U.S.A! U.S.A!

The citizens of this country, and Boston in particular, welcomed the news of the capture of 19 year-old Dzhokar Tsamaev with applause and immense pride. Clearly, there was a sigh of relief that could be heard as far away as California as the young man was found, almost by mistake, and the terrible events surrounding the Boston bombing seemed to be at a close. The relief is warranted as the thing this young man and his brother did defy description and raise more questions than we have answers for. But the chest thumping, obscenities from David Ortiz, and shouts of U.S.A! U.S.A! that could be heard around the country must give us pause. Our extravagant patriotism frequently spills over into ugly, chip-on-the-shoulder jingoism. And often it is not the least bit deserved.

From all reports, the young man was badly wounded and in pain when he was discovered hiding in a boat in a wealthy suburb of Boston beyond the net that had been spread to catch him and just before the search for the man was about to be called off. The capture of the young man, barely alive, was touted as an act of heroism on the part of the police and National Guard, when, in fact, the heroic act was that of the man who owned the boat who had the courage to look under the tarp to see if there was someone hiding inside. (Courage is sometimes difficult to distinguish from stupidity. Tsamaev was known to be “armed and dangerous” and peeking under the tarp was not the smartest thing the man ever did: he is lucky to be alive.)  Those involved in the capture showed courage, since they didn’t know what to expect. Yet the rest of us who had nothing to do with the capture acted as though we were the ones who caught the young man and brought him to the hospital. Americans are not short on pride and even arrogance, taking credit for the things that they have had nothing to do with, such as landing a man on the moon, placing a chimpanzee in orbit, or inventing sliced bread. We are not known as a people who hide our candle under a bushel, sad to say.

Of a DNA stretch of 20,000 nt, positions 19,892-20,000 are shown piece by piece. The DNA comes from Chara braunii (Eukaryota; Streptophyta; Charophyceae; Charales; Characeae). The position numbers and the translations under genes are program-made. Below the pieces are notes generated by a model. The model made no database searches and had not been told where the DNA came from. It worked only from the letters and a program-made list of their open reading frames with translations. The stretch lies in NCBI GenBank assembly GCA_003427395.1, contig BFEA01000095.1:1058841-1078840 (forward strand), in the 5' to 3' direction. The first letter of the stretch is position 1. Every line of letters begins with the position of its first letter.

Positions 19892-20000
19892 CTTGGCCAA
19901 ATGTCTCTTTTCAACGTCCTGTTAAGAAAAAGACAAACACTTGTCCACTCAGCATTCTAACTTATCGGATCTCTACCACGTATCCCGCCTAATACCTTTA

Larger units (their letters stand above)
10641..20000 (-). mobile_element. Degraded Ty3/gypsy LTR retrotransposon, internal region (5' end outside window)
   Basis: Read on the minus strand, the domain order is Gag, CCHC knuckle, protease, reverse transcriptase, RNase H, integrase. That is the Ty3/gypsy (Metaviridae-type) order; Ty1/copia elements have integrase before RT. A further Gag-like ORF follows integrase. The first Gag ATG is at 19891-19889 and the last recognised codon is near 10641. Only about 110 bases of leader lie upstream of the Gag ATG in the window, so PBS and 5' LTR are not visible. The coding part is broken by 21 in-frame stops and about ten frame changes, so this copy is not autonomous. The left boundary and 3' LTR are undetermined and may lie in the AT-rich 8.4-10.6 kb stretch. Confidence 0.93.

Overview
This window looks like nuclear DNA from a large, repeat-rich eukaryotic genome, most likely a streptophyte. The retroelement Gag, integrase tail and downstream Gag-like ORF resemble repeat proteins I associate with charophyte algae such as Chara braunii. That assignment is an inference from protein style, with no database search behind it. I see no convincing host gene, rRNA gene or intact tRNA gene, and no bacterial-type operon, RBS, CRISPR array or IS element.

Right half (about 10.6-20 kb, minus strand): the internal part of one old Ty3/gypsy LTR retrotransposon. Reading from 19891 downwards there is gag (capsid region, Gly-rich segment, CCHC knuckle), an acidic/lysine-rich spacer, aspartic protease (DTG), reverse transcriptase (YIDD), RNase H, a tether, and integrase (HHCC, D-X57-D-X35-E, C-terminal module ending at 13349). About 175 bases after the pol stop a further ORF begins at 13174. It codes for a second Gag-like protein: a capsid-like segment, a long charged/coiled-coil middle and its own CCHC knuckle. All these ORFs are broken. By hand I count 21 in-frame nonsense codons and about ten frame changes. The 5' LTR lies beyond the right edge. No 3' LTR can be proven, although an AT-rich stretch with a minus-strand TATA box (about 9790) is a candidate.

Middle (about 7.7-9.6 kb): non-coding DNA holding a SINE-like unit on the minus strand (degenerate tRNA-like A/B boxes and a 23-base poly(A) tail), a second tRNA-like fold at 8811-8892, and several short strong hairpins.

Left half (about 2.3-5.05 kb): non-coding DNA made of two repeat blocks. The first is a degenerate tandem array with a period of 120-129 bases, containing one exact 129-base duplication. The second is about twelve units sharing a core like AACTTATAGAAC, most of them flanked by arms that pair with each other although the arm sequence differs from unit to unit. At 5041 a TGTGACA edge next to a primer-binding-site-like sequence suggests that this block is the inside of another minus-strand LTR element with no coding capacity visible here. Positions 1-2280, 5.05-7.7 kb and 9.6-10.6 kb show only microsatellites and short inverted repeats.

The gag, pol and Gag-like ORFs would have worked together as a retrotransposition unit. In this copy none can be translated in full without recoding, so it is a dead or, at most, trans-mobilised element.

But the thing that keeps being ignored as this story unfolds is the question why two young men, seemingly perfectly “normal” and even bright and able — the young one even looking somewhat angelic in the photos that have been made public — would resort to this sort of suicidal act. And we hear little, if anything, about the possibility that this act of terrorism may well be a “pay-back” for the acts of terrorism this country is committing even as I write this blog. I speak, of course, of our drone strikes that are taking hundreds of innocent lives while we thump our chests in pride because a 19 year-old boy has been taken alive by an army of law-enforcers after an admittedly horrendous act of cruelty. The only mention of the possible quid-pro-quo is a cartoon I saw in USA Today that showed two monsters holding time bombs, identical in appearance except for the fact that one was wearing a tee-shirt labelled “Made In USA.” The cartoon directed our attention to the fact that the act of terrorism our law-enforcers brought to a close is merely one side of a two-sided coin. When we pause for breath after shouting out how proud we are of this nation and its brave men and women (who do deserve the praise they receive) we might want to ask again why these two very young men did this terrible thing and whether or not, perhaps, recent actions on the part of this country have bred hatred in other regions of the world, actions that are very likely to come back to haunt us repeatedly as a result of our swagger and presumption of moral superiority that leads us to ignore our acts of terrorism against others while we condemn similar acts when they are directed toward ourselves.

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In The Aftermath